Wednesday October 16, 2013 | 2 comments
As a guest, and resident tea sommelier for JusTea, I am finally heading out for my first trip to the Kenyan tea fields after a successful launch of some of the country’s finest orthodox tea – a country that is legendary mainly for its CTC black tea. But this trip is not just about inspecting tea bushes and tea tasting, JusTea is delving to the very heart of tea poverty – the terrible disconnect between the tea bush on the small farms of Kenya, and the cup of black tea that you and I enjoy. (Kenya is the world’s number one producer of black tea.)
My friends tell me that in Kenya, anytime is Chai time – reminds me a little of the Inuit actually – except Kenya’s culture is a mix of the British tea traditions and the chai spices of India. This spicy tea is served from a thermos with most meals. I have to say that I’m looking forward to spending time looking out on the jade green terraces of tea fields after each meal, while sipping a hot cup of chai on the verandah as the seasonal afternoon showers wash over the gardens below.
Grayson and Paul of JusTea, who I will be accompanying, want to invest in direct trade partnerships with Kenyan farmers. Starting with assisting them to become experts at making black tea and eliminating costly middlemen, we will set up and build a small tea-processing factory that will allow the Kenyan farmers to improve and advance their newfound tea-making skills. Much to my pleasure, I will be slurping and spitting throughout the whole process.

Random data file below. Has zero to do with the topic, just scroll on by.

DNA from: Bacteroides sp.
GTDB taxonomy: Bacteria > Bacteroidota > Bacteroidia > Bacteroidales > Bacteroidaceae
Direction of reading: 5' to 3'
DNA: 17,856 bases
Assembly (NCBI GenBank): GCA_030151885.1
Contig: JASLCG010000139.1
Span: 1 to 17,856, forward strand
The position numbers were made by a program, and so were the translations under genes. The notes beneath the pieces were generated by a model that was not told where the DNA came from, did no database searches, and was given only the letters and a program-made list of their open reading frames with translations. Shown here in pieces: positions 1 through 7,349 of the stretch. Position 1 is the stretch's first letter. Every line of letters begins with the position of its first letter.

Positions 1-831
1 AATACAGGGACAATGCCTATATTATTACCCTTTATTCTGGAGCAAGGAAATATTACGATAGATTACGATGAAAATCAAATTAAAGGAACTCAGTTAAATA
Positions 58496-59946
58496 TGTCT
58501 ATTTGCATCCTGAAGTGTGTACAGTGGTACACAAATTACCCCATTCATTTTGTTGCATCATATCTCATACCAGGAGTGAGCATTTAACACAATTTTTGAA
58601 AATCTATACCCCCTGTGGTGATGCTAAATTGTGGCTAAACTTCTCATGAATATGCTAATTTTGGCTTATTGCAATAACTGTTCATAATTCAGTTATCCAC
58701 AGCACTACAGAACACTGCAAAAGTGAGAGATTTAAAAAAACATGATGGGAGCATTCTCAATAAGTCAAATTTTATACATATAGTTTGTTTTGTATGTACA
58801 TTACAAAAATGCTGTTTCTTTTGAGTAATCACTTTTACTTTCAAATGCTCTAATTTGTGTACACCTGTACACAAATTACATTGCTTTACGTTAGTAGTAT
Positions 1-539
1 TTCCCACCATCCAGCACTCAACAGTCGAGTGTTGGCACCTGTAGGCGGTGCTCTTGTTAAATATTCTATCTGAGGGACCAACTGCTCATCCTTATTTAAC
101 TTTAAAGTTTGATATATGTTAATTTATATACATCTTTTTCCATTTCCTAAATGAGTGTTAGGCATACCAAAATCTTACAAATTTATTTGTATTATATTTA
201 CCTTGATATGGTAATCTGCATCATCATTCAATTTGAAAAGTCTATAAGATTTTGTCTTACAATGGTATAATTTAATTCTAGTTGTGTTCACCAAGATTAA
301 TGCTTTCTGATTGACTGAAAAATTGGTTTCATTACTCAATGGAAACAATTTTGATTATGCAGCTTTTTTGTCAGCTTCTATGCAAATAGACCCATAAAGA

Tea grower Davison is the farm where we will start our Kenyan tea safari. He is a classic case of a tea farmer living below the poverty line. His challenges to feed his family and send his kids to school could easily be alleviated if he could just add value to his family’s tea farm by hand-processing his wet tea leaf into malty black orthodox tea (that we so love on our side of the Atlantic), rather then selling off just the wet leaf to the KTDA and getting next to nothing.
Air travel and ground costs do not come cheap – neither does setting up a small tea-processing kitchen. So if I may ask the reader, can you help JusTea fund my journey and build the first-ever tea-processing kitchen at the farm level?
You can join us, in establishing a direct relationship with families like Davison’s, so that you, the tea drinker, can experience true community with Kenyan tea growers and assist them in raising their standard of living through the creation of hand crafted orthodox tea.
Here are the ways you can contribute to this campaign:
1. Purchase an amazing reward at www.justea.com, the tea is amazing!
2. Share our story and campaign with as many of your friends on Facebook by visiting the Facebook page at Justeatea.
With Gratitude & Thanks,
Images provided by the author via JusTea.